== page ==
Surprisingly all industries, with the exception of the information industry, showed a marked increase in growth.  The construction industry has ranked first in job creation followed by leisure and hospitality, other services, financial sector, manufacturing, education, health services, transportation, warehousing and utilities.  This makes total sense in that supporting the demand for housing, offices and other industries are directly impacted by people movement and increase in demand.

The government produced the largest growth in jobs followed by trade, professional and business services, education and health, leisure and hospitality and finally manufacturing.

The Texas Metropolitan areas ranking the highest in job creation were Dallas-Plano-Irving area followed by San Antonio-New Braunfels;  McAllen-Edinburg-Mission; Houston-The Woodlands-Sugar Land and finally Killeen-Temple-Fort Hood. 

The Dallas-Plano-Irving area ranked as first with 3.9 percent job growth since September 2018.  That is fantastic for those of us who reside here as respects to our real estate investment.  As noted in the previous blog, the real estate market in the North Texas area has shown a “market correction”.  Please read previous blog.  However, it is still considered a “seller’s market”.  What makes it a “buyer’s market” as well, is the sharp drop in interest rates and the fact that homes are staying on the market longer than two years ago.  Both of these conditions make this a great market to sell and buy.  This is unique.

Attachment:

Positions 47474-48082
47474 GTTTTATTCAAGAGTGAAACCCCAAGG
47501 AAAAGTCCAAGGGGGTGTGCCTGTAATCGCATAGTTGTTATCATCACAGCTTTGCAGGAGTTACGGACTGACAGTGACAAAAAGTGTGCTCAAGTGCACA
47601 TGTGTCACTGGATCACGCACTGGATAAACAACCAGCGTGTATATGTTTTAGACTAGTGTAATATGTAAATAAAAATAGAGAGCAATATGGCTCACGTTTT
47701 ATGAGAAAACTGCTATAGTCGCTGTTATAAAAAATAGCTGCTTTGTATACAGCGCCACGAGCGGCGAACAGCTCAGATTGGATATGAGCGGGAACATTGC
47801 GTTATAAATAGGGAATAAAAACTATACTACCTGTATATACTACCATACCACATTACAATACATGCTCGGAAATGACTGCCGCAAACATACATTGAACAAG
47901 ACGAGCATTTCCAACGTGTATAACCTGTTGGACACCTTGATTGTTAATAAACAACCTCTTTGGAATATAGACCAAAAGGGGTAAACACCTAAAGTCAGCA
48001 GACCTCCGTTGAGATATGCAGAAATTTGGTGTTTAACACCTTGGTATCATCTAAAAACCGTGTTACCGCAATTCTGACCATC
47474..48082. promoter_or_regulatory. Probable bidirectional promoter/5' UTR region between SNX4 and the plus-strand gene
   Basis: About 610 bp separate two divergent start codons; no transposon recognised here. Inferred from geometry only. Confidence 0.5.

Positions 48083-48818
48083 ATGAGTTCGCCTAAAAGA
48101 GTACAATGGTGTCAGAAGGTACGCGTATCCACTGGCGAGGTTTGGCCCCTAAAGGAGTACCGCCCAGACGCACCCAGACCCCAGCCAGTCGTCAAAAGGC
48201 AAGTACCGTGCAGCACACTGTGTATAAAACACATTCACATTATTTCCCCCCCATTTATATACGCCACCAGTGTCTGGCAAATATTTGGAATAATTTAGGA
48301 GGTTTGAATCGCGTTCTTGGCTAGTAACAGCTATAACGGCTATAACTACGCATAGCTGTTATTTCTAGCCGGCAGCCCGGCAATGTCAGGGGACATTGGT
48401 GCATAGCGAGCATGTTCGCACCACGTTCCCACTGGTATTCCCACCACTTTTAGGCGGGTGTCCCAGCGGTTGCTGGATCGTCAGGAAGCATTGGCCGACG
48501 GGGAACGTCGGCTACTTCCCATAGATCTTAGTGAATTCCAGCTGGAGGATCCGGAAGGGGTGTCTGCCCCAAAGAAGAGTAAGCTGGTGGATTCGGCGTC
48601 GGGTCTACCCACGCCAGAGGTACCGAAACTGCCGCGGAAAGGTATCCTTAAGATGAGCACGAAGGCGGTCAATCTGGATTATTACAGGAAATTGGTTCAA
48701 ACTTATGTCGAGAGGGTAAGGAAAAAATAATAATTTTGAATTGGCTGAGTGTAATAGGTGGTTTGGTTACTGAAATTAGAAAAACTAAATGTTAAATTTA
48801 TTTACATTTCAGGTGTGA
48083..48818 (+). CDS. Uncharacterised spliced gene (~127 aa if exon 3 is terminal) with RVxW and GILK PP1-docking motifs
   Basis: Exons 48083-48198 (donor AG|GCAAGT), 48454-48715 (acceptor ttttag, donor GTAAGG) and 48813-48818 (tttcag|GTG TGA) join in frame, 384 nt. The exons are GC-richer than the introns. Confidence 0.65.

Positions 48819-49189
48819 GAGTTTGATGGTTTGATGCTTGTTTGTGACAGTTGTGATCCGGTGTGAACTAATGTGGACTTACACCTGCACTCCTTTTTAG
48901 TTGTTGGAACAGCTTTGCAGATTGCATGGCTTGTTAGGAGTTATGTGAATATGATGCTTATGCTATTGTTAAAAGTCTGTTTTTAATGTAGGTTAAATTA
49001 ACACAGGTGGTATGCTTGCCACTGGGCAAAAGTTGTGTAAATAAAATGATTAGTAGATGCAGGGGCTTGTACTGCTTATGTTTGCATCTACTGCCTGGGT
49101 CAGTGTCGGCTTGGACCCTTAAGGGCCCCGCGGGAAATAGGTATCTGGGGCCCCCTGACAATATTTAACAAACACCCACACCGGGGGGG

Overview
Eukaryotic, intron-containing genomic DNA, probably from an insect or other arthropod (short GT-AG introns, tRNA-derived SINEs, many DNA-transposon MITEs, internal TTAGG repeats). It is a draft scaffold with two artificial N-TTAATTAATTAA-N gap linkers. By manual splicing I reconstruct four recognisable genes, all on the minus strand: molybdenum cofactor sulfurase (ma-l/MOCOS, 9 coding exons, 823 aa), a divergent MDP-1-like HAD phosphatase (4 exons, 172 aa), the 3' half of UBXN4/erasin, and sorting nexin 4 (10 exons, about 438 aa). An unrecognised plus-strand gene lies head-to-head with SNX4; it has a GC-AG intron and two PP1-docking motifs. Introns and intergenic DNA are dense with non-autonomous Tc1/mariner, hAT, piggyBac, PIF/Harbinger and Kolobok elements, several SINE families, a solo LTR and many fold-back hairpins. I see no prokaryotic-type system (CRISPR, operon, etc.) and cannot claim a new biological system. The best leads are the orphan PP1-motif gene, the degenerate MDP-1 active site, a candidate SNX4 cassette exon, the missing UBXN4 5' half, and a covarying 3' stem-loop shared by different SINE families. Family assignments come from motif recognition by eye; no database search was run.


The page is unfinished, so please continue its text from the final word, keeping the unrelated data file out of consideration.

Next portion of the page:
I am a Real Estate Broker practicing in the North Texas area which encompasses Dallas-Plano-Irving areas.  We have lenders uniquely poised to offer great mortgage packages to first responders, first time home buyers and those with lower credit scores.  We also offer assistance in offsetting closing costs in order to make the buying and selling experience easier financially.  Contact me at 214 876-6777 to discuss your specific needs and check out my website affinityconnect.net for more information.  We look forward to hearing from you.